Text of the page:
- Check with the school. Many coding and billing programs have career services where professionals can help match a student with an internship or externship at local healthcare providers
- Go to healthcare facilities. Reaching out to doctor’s offices, outpatient clinics, nursing homes, hospitals and other similar facilities can lead to fruitful results.
- Professional organizations may have a formal internship or externship program available, such as AAPC’s Project Xtern, and some will have similar opportunities, such as AHIMA’s Mentor Match program. Even if no such formal program exists, the networking opportunities provided by these organizations will help interested individuals get in touch with healthcare facilities looking for interns.
Note: Internships and externships not only provide useful experience, but can lead to permanent employment. Not only can the experience provide the opportunity to network and connect with employers who are hiring, it can also give recent graduates useful skills to help them contribute to their employer immediately.
Obtain a Specialized Certification
Medical billers and coders do not need certification in order to be permitted to work, but certification is recommended as it helps job applicants stand out from the crowd during the hiring process. Certification proves to hiring professionals that an applicant is serious about the billing and coding profession and is willing to take extra steps to excel. It also provides an opportunity to specialize in a particular area. For example, the Certified Coding Specialist (CCS) credential signifies that the individual has a requisite level of knowledge of classifying medical information within the hospital setting. The Certified Coding Specialist – Physician (CSS-P) shows that the credential holder has specialized knowledge for the doctor’s office setting. Other certifications are available that indicate a general level of knowledge or focus on administration.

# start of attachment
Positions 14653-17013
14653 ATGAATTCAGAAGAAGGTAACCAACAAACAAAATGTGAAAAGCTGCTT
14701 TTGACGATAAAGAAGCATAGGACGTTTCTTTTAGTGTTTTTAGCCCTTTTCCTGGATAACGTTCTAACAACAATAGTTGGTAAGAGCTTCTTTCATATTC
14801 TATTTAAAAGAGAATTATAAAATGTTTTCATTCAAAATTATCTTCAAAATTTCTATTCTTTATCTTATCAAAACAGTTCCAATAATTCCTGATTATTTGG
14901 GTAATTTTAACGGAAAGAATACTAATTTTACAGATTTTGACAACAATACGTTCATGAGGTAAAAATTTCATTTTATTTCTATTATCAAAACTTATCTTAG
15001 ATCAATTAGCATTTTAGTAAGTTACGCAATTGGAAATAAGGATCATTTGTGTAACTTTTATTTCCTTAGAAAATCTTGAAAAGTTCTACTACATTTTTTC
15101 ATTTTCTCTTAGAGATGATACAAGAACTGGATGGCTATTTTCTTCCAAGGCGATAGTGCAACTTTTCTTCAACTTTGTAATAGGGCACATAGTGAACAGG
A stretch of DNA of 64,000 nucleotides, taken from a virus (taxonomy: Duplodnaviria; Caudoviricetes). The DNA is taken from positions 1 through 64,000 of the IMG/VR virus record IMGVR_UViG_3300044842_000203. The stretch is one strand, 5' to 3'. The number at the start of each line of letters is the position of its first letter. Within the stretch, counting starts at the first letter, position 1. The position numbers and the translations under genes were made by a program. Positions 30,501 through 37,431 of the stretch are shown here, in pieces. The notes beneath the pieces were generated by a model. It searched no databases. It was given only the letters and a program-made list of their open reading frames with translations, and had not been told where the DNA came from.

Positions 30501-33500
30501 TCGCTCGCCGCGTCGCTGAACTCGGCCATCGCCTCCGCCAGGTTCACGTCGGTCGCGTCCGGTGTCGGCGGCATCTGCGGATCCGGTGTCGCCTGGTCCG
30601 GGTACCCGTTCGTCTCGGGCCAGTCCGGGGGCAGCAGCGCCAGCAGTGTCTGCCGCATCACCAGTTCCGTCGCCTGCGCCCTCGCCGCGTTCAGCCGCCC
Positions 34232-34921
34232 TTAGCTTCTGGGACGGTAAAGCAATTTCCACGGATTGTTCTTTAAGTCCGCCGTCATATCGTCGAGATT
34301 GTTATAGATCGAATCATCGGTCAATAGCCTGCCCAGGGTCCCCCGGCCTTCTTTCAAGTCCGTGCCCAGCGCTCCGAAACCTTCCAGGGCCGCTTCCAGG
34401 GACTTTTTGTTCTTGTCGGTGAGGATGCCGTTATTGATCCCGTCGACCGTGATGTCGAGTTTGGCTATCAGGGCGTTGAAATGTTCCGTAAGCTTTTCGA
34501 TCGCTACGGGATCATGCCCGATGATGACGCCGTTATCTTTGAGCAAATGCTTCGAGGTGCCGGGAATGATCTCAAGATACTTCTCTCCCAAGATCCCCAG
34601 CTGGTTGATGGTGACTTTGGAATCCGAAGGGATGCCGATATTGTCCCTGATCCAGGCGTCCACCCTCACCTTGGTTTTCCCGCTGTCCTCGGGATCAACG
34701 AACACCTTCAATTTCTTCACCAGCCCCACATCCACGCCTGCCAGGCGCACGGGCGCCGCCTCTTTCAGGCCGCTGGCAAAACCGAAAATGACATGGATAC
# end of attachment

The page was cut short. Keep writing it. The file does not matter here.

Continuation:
After you choose a certification, it’s time to apply for and take the exam. Exams are often held at specific testing centers and require registration ahead of time. Test-takers can expect a testing process similar to that of a standardized test like the SAT or ACT. The format of the test varies depending upon the specific certification, but often consists of 100 or more multiple choice questions. Read medical billing and coding certification online to learn more.
Prepare Resumes & Apply for Jobs
Resumes are your opportunity to entice an employer to interview you. Most resumes follow a general format, so it’s usually best to stick with what employers expect – in other words, don’t get too original. A good resume for a medical biller or coder will contain three major pieces of information: education/training, work experience, and skills. A great reference from a doctor or medical professional can go a long way, too. These critical pieces of information effectively convey what you can contribute to the employer. Remember, the employer is looking for a person who can boost office productivity and revenue streams, so the better you can explain how you intend to do this, the more likely you will be to land the interview. You can include additional information, such as references, personal interests (which can serve as a conversation starter in a job interview) or your employment objective. Since employers usually ask about these things as a matter of course, these bits of information can be omitted if there isn’t enough space to keep the resume to one page.
To find out more about how to write a solid resume, check out the following examples:
- How to write a medical billing resume (with examples) from The Job Network.
- Medical Billing and Coding Specialist Resume Sample by LiveCareer.
- Medical Billing Specialist Resumes from Indeed.
- A Sample Resume for Medical Billing and Coding Specialists by Branford Hall Career Institute.
Practice for the Interview
If you’ve been accepted for an interview, congratulations! It’s now time to start preparing. To make the best impression, you should prepare to be asked several questions. While you could be asked about almost anything, below are seven questions you’re most likely to hear. Understand that how you answer will be as important as what you answer, so don’t get too worried if you don’t think you have the perfect response.
- What skills do you bring to the table?
- Do you have a professional certification? Do you plan to obtain one?
- What medical software are you familiar with?
- How would you handle a difficult coworker?
- How do you keep current with changes in healthcare coverage and insurance?
- How familiar are you with the ICD-10?
- Tell me about a time when you had to handle criticism on a coding project.